I’m sorry, but your “piracy is evil” routine is in another castle.

Dark Helmet (profile) says:

Re: Re:

“Has anyone considered that by the time Limewire was shut down, the “long tail” desires of most people had been met, and as a result, there is no increase in music sales because most people have huge libraries of pirated music already?”

Well, if that’s the case then we can all just pack up and go home, right? If the great evil of raporacy resulted in people getting to that mythical line where they have all the music they want now and no new artist can break this lack of desire, no matter how good he/she/they is/are, then it’s all over. And, more importantly, it would have been over with or without the raporacy. You’re suggesting that once we acquire a certain amount of music, we won’t want any more. I can’t imagine what you’re basing that on….

“Also, we don’t know the effects if Limewire stayed active. Is the current music industry decline better than it would have been?”

You’re right, we don’t know that, but it really doesn’t matter. The execs in charge aren’t tasked with slowing the decline of their business, they’re tasked with getting their businesses to make as much money as possible. Clearly, what they’re currently doing isn’t working. It’s really that simple.

“The potential is that piracy has decimated the market for years to come, and has taught an entire generation that just taking what you want is okay, acceptable, and in some way noble.”

Well, which market? The market for recorded music? Absolutely. Piracy had a hand in it, though likely not as much as the emergence of single song digital sales, the economic decline, the emergence of other entertainment options, and the prevalence of indipendently released music on the internet. But, sure, piracy probably had some kind of hand in it.

But so what? Either way, it’s over. CD sales are going to go away for a myriad of reasons. And yet music is still being created. A LOT of it, in fact.

So where’s the global problem here?

Anonymous Coward says:

Re: Re: Re:

But so what? Either way, it’s over. CD sales are going to go away for a myriad of reasons. And yet music is still being created. A LOT of it, in fact.

This is my favorite piece of nonsense that gets spewed here. There is some sort of magic belief that “before piracy” or “before the internet” that nobody made music, that there were no bands, except for bands waiting to be plucked up by record labels and made stars.

What a freaking joke.

Before the internet (and for people old enough to remember, before the “disco revolution”), the live music scene in the western world was huge. The big clubs were the ones not with the latest laser toy and a guy selling Ecstasy tabs in the washroom, but places with stages, live bands, dance floors, and shows. They made music, they performed music, they sold music… all outside of the “label system”.

Many bands got their breaks not from signing with a record label, but by self publishing. There were tons of EPs, singles, and compilation disks made over the years as bands recorded and promoted themselves, selling swag (t-shirts, singles, and such) after shows, and promoting themselves with it. One famous case is metal band Motley Crue, who pretty much self-promoted themselves out of LA and into the national limelight on the back of a self published disk that sold 20,000 copies. They used that to get a distribution deal in Canada, a tour, and the rest is rock and roll history.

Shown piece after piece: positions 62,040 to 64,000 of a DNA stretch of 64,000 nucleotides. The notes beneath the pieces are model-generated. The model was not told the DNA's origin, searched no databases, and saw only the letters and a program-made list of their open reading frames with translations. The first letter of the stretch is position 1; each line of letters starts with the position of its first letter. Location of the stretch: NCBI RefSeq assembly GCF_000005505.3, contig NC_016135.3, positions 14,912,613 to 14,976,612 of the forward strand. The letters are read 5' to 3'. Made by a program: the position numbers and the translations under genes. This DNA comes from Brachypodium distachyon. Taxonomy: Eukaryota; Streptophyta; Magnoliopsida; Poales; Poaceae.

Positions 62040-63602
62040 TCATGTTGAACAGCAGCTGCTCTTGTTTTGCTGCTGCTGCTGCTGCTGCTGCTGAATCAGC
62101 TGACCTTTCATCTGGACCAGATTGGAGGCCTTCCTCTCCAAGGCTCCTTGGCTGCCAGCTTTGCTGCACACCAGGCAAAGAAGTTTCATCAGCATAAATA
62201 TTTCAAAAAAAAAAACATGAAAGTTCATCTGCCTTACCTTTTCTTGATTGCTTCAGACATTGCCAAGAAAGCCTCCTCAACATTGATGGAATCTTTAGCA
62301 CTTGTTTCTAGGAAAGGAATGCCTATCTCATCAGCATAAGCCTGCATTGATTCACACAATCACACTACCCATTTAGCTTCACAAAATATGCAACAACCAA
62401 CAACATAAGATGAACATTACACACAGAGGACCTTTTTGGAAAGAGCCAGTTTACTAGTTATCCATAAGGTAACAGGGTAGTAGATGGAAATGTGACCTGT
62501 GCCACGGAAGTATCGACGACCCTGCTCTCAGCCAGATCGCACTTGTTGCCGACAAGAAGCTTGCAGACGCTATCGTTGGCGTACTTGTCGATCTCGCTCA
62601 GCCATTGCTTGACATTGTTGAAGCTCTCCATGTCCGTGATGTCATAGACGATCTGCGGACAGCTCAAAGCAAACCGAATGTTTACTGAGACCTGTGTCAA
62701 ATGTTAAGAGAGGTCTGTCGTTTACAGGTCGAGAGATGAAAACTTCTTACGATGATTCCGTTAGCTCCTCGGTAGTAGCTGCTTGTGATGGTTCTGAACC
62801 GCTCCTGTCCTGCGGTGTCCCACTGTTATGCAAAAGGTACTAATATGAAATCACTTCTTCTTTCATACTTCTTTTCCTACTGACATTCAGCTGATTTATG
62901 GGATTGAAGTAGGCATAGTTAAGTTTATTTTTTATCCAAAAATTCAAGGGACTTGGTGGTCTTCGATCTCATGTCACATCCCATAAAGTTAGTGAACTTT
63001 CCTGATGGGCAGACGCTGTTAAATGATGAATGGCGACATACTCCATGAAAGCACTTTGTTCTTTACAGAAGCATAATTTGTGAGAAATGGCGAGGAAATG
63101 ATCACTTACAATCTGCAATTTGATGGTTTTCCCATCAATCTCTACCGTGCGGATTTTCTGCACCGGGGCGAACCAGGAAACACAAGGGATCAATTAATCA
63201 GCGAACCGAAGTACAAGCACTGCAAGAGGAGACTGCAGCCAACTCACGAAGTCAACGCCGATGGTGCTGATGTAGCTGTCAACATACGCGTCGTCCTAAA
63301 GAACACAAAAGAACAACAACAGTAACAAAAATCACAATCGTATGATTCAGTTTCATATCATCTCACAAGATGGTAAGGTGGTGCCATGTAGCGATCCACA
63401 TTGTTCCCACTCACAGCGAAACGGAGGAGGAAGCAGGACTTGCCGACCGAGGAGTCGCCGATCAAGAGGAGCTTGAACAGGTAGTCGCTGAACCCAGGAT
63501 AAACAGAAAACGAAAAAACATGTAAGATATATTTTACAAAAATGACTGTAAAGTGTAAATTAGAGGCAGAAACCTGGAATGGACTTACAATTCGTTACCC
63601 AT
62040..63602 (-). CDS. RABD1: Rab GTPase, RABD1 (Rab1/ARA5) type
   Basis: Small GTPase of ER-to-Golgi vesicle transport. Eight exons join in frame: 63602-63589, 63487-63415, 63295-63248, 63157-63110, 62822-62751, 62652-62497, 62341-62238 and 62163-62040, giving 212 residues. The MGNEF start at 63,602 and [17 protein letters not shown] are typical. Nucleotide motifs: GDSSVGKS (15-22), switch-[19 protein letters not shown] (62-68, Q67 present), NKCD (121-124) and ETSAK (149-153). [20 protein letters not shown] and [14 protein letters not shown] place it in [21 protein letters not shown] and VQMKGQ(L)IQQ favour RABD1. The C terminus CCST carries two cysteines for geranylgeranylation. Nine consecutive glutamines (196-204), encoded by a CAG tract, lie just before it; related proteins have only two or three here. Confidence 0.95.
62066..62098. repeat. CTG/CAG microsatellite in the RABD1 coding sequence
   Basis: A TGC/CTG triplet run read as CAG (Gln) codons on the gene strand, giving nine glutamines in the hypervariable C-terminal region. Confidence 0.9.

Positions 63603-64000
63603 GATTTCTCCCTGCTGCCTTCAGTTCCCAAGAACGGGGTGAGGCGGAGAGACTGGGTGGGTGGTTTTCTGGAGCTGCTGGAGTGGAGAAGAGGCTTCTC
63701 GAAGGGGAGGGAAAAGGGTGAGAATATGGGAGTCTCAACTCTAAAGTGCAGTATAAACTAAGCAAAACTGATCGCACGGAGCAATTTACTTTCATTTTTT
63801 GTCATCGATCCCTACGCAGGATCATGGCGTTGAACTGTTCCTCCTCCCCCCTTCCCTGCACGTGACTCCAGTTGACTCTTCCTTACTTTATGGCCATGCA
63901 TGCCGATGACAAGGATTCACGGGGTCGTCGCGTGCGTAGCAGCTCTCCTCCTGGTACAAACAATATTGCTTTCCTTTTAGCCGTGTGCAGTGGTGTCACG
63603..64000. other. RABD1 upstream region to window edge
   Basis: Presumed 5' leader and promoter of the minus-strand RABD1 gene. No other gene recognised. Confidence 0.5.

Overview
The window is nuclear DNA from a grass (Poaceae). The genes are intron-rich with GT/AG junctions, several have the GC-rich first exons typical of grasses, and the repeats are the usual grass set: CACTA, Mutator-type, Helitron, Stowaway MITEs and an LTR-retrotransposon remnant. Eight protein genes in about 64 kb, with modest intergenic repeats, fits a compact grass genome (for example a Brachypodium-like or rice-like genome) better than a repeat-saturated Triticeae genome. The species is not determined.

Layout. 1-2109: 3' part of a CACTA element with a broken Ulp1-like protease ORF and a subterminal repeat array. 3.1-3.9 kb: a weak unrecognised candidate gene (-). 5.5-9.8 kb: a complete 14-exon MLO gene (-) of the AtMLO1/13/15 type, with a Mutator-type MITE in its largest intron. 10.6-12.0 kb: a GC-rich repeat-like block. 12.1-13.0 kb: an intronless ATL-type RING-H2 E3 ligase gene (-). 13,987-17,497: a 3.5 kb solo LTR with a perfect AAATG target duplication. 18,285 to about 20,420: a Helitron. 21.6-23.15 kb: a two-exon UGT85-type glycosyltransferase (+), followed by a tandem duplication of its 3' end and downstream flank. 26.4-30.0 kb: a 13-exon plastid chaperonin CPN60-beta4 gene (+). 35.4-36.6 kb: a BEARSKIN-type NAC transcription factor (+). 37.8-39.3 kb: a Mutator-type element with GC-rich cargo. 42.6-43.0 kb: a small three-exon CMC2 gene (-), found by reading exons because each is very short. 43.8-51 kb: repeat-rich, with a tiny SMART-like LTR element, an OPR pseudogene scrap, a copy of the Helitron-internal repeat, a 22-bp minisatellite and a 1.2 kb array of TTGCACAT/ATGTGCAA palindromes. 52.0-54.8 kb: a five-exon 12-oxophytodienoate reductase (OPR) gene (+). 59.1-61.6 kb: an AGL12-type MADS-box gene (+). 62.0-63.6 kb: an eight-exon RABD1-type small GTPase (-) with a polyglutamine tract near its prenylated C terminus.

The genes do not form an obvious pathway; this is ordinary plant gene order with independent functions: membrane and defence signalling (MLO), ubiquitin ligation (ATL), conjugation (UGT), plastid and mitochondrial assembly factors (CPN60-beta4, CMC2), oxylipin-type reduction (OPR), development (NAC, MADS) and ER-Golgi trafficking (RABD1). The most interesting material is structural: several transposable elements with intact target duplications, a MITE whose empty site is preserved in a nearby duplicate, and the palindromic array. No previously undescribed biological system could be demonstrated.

Music is always created regardless. It was before, it is now, there isn’t really a difference.

The global problem? Ask me again in 10 years when classic rock is still grinding along and the “hot new internet bands” from 2010 are all out there working day jobs and wishing they had actually gotten paid for all the effort they put into music for nothing.

Anonymous Coward says:

Re: Re: Re: Re:

I think you need to tune your reading comprehension a bit. That text you quoted cannot, in any decent language, imply what you made it imply. To me, it reads “despite the fact that CD sales are dropping, music is STILL being made (as in, music was already being done before)”.

So, basically, you made up something that nobody ever claimed and attacked that. Ok, cool. I could think of better ways to spend an afternoon, but ok…

Jay says:

Re: Re: Re: Re:

I guess you’re right. They have day jobs. They don’t look like a regular musician.

Their music isn’t mainstream. No one would like it.

There’s a language barrier. We won’t understand.

They’re Dutch

They’re Russian

They’re Jewish

But you know what? At least they’re passionate about trying to do something for themselves. Whether it pays off today or in 10 years, at least they get up every day if not to play, then to find a way to make that road easier. When the industry dies, those people will continue to make the music. The money from the defunct lobbying programs and the overpaid Congressmen will eventually be dispersed to newer endeavors.

I’ll just be happy to know that at the very least, the spirit of music will continue to live on.